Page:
What did liberty mean to the American founding fathers? It was not just about limited government, protecting rights, and leaving people free to live their own definition of a good life. It was to be a movement toward the highest of human flourishing. A new genus of liberty had taken root here in the fresh American soil, and there was a special something—a moral discipline—that was inherent in the American character that would allow it to thrive. Above all, real liberty was dependent upon good character. The new nation had barely gotten any traction, however, when the founders’ ideal of a liberty based upon virtue began to lose its luster. Over time, liberty gradually became more about rights and less about the responsibility to be good. Character no longer matters, and we don’t seem to mourn the loss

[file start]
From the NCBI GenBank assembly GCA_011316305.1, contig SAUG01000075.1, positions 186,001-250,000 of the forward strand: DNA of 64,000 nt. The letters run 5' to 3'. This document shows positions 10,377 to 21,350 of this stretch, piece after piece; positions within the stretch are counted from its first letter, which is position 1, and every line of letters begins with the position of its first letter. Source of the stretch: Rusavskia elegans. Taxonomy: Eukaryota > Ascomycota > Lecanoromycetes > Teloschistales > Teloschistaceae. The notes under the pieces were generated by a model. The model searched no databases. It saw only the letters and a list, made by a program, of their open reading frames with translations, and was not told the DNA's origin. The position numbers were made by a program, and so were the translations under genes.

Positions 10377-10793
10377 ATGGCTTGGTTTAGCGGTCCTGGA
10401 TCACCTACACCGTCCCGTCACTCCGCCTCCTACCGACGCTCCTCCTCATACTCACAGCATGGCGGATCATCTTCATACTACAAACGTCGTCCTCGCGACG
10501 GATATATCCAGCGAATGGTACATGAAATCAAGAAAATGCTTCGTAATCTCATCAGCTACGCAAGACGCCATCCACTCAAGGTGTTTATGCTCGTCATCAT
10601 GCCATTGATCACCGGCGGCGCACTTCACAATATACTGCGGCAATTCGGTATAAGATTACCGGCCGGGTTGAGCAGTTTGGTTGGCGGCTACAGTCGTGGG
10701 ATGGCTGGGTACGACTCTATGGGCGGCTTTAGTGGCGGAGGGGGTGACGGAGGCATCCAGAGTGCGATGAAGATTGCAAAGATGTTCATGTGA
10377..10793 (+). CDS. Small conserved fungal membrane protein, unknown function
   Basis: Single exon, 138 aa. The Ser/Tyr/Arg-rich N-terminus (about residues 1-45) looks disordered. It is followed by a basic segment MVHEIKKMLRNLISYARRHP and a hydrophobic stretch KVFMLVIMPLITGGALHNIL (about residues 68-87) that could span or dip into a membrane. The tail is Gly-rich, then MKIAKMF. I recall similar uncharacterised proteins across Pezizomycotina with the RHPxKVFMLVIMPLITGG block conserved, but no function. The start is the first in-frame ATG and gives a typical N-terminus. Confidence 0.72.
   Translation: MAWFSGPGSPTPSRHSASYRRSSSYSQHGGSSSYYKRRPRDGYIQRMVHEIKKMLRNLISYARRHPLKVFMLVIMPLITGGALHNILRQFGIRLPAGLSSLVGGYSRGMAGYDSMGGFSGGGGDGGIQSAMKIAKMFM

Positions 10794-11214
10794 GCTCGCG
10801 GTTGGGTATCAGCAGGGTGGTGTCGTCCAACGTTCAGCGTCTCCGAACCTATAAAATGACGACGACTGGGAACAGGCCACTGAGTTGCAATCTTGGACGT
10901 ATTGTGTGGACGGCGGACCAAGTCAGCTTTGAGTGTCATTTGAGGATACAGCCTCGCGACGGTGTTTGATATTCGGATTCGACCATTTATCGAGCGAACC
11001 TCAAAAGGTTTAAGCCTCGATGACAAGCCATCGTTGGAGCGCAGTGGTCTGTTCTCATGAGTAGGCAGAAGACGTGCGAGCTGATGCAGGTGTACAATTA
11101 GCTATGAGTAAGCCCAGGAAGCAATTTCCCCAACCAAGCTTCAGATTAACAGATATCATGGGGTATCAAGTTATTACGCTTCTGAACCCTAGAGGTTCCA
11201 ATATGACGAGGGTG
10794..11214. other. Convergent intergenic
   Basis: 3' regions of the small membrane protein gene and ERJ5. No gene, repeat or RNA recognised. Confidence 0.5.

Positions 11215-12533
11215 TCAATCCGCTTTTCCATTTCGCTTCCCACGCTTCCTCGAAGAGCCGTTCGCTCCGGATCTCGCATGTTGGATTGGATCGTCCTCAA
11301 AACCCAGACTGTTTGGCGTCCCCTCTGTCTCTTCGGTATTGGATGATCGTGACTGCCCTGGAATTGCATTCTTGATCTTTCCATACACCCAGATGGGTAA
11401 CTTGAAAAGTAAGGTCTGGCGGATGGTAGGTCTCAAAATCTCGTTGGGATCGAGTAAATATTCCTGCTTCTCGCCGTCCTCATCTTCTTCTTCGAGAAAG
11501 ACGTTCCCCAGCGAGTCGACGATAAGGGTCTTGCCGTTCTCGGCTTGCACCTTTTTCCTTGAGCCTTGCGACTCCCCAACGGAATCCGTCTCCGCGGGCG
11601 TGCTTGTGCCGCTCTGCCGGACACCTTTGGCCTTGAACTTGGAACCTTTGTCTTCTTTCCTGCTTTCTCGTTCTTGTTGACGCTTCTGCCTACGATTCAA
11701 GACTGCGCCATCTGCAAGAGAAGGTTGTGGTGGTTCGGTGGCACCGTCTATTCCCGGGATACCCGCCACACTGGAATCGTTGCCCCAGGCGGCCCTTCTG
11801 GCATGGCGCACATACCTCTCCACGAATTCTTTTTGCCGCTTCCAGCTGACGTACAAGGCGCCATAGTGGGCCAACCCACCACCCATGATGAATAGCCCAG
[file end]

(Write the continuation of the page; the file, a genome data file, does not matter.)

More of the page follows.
Heather Dudley is a teacher.